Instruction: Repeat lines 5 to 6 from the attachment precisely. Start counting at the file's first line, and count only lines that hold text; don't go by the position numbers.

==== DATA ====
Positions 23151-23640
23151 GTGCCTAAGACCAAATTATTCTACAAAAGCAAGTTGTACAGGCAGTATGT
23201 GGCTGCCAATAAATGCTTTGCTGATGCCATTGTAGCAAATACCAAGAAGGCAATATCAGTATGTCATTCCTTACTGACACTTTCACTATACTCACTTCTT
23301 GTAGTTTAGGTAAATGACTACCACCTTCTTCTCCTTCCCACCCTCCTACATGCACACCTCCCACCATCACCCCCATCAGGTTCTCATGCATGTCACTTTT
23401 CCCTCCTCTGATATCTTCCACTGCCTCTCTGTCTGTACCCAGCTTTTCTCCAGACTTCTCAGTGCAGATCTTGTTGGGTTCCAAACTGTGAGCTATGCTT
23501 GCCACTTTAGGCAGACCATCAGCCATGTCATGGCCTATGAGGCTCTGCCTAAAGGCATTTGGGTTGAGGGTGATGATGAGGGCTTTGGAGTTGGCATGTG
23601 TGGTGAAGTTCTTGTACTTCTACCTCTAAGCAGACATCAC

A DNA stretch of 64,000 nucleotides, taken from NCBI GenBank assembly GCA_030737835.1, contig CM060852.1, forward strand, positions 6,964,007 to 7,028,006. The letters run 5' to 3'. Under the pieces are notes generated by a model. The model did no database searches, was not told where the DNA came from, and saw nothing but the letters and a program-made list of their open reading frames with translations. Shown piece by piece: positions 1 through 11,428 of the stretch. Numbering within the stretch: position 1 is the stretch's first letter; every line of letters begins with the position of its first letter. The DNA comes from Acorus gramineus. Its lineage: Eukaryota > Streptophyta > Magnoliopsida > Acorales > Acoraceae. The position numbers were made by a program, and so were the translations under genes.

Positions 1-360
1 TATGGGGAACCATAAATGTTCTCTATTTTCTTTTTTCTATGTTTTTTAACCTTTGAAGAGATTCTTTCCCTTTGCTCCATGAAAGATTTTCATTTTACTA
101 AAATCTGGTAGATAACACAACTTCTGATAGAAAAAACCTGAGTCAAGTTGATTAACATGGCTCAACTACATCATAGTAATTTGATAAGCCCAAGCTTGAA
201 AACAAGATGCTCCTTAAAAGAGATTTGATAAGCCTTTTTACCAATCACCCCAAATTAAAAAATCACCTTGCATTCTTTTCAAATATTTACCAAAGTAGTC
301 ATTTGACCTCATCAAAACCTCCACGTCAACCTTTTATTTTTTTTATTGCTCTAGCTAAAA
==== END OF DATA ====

23401 CCCTCCTCTGATATCTTCCACTGCCTCTCTGTCTGTACCCAGCTTTTCTCCAGACTTCTCAGTGCAGATCTTGTTGGGTTCCAAACTGTGAGCTATGCTT
23501 GCCACTTTAGGCAGACCATCAGCCATGTCATGGCCTATGAGGCTCTGCCTAAAGGCATTTGGGTTGAGGGTGATGATGAGGGCTTTGGAGTTGGCATGTG